I really loved the Ada story- I heard about it in detail from How Stuff Work’s “What You Missed in History Class.” That night I ended up rehashing almost the entire story to my niece and nephew and their parents. Not just that I’m kind of obsessed with British peerage (oddly a generation or two down the line the Byron clan married into the Bulwer-Lytton clan. He wrote “The Victorians” and is famous for being a pretty awful writer. I wonder what they say on the tour of the house. “Descendent from two writers.” Um, one awful, one incredible. The WordsWorth cottage tour I went on in England was refreshingly honest and balanced about the history, but looking at the line of Byron-Lyttons, I doubt they’re so evenhanded. Doesn’t help that Byron’s clan hasn’t had a lot of issue. Anyways…)
If you couldn’t tell already, I’m an English major, who has also been programming since she wrote her first sentence. So it fascinates me that there’s this perceived divide between Computers and Poetry.
So let’s take Ada’s era. It’s Regency, Jane Austen is writing popular fiction, and Ada is growing up in aristocracy with a disreputable father that she never knew, the already famous and dissolute Lord Byron. Byron’s reputation at that time (and forever more) drug addict, incestuous, a rake, irreligious/heathen… he really takes the prize.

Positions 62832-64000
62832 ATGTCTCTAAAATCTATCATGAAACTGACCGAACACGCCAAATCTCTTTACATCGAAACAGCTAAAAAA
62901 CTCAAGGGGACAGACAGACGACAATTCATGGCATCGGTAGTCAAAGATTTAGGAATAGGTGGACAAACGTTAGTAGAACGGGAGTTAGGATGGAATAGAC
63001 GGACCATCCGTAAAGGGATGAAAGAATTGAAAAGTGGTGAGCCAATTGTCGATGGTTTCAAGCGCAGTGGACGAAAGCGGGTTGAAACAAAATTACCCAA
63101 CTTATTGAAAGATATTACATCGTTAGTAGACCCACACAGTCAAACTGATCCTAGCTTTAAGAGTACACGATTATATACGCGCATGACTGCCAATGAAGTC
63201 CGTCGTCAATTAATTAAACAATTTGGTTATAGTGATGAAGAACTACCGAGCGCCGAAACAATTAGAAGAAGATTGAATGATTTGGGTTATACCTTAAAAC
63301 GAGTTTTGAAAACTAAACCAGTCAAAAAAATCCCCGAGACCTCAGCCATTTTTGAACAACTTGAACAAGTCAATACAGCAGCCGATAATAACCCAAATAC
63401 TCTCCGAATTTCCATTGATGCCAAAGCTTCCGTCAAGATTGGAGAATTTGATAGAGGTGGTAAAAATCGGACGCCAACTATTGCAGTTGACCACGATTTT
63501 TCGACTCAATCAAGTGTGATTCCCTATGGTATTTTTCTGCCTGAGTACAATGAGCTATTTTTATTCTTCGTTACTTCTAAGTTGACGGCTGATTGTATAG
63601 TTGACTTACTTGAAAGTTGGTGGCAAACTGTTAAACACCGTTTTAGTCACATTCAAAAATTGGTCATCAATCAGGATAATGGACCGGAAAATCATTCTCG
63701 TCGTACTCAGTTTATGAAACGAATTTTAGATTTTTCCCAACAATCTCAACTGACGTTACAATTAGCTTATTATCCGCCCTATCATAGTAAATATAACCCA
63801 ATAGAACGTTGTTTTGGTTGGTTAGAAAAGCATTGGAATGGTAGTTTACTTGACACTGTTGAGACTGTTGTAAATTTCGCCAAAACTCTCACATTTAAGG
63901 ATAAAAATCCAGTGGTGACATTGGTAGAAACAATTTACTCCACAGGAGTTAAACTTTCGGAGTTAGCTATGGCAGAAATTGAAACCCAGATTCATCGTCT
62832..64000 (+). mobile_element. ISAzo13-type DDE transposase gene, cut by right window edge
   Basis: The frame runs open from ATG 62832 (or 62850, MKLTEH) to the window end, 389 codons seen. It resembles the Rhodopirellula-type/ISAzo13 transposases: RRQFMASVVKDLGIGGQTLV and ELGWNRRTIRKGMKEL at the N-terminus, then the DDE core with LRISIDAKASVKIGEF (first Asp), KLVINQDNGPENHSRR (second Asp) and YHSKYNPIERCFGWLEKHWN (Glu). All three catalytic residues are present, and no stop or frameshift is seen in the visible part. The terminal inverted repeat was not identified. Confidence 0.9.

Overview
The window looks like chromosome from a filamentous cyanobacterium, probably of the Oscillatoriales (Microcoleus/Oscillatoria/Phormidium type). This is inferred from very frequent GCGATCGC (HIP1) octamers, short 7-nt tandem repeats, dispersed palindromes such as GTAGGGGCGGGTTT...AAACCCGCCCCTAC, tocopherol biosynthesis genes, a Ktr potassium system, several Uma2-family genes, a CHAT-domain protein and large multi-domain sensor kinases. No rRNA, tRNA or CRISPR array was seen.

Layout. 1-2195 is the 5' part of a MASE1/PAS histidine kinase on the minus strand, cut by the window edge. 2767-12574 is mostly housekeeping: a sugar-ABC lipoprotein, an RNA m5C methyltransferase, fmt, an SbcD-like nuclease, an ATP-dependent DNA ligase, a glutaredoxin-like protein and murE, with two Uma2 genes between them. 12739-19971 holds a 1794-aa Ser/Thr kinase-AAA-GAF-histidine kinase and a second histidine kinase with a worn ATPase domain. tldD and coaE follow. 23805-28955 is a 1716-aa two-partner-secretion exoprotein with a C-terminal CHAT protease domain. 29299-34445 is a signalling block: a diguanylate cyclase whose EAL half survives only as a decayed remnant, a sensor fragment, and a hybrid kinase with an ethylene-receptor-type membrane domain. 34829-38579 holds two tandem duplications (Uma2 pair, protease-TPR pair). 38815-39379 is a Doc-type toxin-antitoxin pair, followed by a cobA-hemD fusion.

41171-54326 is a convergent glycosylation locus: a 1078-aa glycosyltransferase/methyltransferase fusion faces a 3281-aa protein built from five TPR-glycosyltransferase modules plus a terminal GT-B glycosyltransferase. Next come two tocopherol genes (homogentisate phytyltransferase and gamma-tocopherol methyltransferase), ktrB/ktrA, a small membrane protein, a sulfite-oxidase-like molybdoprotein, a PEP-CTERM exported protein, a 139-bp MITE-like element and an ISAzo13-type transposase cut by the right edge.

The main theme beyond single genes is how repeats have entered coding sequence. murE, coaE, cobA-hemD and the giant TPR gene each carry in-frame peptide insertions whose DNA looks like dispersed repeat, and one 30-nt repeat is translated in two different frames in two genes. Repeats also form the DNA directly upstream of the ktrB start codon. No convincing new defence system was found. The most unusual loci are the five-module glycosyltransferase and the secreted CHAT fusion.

The Napoleonic wars are going on, cotton trade and silk has created a soft industrial era expanding machinery and introducing an exotic newness. I always think of Regency as an embracing of the Classical aesthetic- Bath, Roman and Greek dress, etc. but also it’s the beginning of Romantic music- Liszt and Beethoven- and of course for poetry, Shelley and Byron. My pithy understanding of Romantic poetry: seeing spirituality in nature. I remember understanding Romanticism for the first time in college, in the Chapel, a beautiful wood building, the sun streaming in on rays (like they say in poetry) and a faceless teacher reading Kubla Khan.
Back to the point of this post: So at age 30-odd something, Ada is the first computer programmer. Let’s get that out of the way now. She wrote in a published paper, instructions for a machine. Sure, the machine hadn’t been built, but she also drew a neat comparison between the machine and the jacquard weaving machine, that uses punch cards. [Mental note: next post re: weaving and computers].
The end of her life is what intrigued me, that despite her mother’s machinations, she does resemble her father, lapsing into opium addiction and love affairs. So was a life divorced of poetry- some of the best in the world- and so close to home- really worth it all? And are they so different? Could you say that writing instructions- to a computer- and being sensitive of meter and meaning, is so different from programming? More and more people are drawing together the inherent language skills necessary to not only communicate with your colleagues when agile pair programming, but to actually write concise, practical and elegant code. What would Ada have done, I wonder, if she did study poetry?